Child Support in BC REVISED This booklet contains basic information about child support in BC. Inside you will find information on:

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1 REVISED 2013 Child Support in BC This booklet contains basic information about child support in BC. Inside you will find information on: What child support is and who has to pay it; Your duty as a parent or guardian to support your child; Where you can get more help. THIS BOOKLET PROVIDES PUBLIC LEGAL INFORMATION ONLY. IF YOU NEED LEGAL ADVICE YOU SHOULD CONTACT A LEGAL PROFESSIONAL. FREE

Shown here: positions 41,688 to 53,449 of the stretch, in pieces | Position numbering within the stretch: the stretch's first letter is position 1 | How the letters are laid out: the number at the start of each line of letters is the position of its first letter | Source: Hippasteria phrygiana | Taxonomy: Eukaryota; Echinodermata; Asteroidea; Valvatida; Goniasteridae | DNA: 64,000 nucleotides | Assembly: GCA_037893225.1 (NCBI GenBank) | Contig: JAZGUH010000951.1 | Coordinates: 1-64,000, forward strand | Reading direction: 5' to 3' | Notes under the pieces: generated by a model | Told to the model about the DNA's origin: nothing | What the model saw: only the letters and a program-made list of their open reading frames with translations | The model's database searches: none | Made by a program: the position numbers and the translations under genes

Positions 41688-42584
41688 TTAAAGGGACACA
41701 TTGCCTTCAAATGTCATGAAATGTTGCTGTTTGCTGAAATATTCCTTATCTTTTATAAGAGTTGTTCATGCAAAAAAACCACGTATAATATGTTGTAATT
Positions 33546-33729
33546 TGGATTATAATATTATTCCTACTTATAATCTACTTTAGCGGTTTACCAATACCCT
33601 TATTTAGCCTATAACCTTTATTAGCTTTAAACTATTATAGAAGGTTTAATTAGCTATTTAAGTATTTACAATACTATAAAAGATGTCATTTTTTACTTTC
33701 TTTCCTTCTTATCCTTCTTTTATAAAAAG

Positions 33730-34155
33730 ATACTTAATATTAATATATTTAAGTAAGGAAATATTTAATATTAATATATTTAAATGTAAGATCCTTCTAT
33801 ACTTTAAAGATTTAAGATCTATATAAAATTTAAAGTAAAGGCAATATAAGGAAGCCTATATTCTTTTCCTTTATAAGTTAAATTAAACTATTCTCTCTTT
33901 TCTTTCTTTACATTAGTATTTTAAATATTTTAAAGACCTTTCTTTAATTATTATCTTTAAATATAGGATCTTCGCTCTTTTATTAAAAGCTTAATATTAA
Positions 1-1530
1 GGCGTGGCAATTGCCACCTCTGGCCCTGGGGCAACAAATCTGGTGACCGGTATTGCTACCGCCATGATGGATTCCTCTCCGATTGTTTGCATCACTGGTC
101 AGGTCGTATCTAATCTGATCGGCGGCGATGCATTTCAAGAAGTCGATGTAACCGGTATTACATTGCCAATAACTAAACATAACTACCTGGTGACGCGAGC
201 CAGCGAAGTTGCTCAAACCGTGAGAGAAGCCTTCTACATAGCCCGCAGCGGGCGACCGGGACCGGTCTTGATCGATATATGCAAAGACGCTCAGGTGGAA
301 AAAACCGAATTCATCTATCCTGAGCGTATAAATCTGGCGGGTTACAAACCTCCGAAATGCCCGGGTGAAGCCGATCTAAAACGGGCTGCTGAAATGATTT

2 What s Inside? Glossary of Terms Introduction... 3 Child support in BC... 3 Child support agreements and orders... 4 Agreements and court... 7 The law in BC... 8 Calculating child support... 9 Child support guidelines Glossary continued Where to get help Access: Agreement: Arbitration: Arbitrator: Under the Divorce Act, the time a parent has with a child. An agreement, usually in writing, which two or more people use to record their settlement of legal issues, like child support. A dispute resolution process in which the parties submit their dispute to a neutral third party, an arbitrator, and agree to be bound by the arbitrator s decision. A person who is trained to act as a neutral third party to conduct hearings, receive evidence and resolve a dispute outside the court process. 2013, 3rd Edition, People s Law School, BC Acknowledgements: Content Contributor: John-Paul Boyd Legal Review: John-Paul Boyd Publications Coordinator: Terresa Augustine Page Layout and Design: Elena Renderos Proofreader: Bernice DeWitt The People s Law School works within budget to keep publications up-to-date. However, the responsibility for using and interpreting information in this publication is the responsibility of the reader or service provider. Permission is given to reproduce this information for non-commercial use and with credit to the People s Law School. Authorization to photocopy text does not give a user the right to reproduce graphic images without permission of shutterstock.com. Publisher: The People s Law School Howe Street Vancouver, BC V6Z 2M4 t: f: Applicant: The person who makes an application to court. In the Provincial Court, the person who begins a court case. The person against whom the application or claim is brought is the Respondent. Arrears: Child support: A payor s debt of unpaid child support and special expenses, usually accumulating because an agreement or order said that child support was to be paid. A regulation that talks about how child support is calculated. Glossary continued on page 14 Terms used in this glossary are underlined in their first instance of use.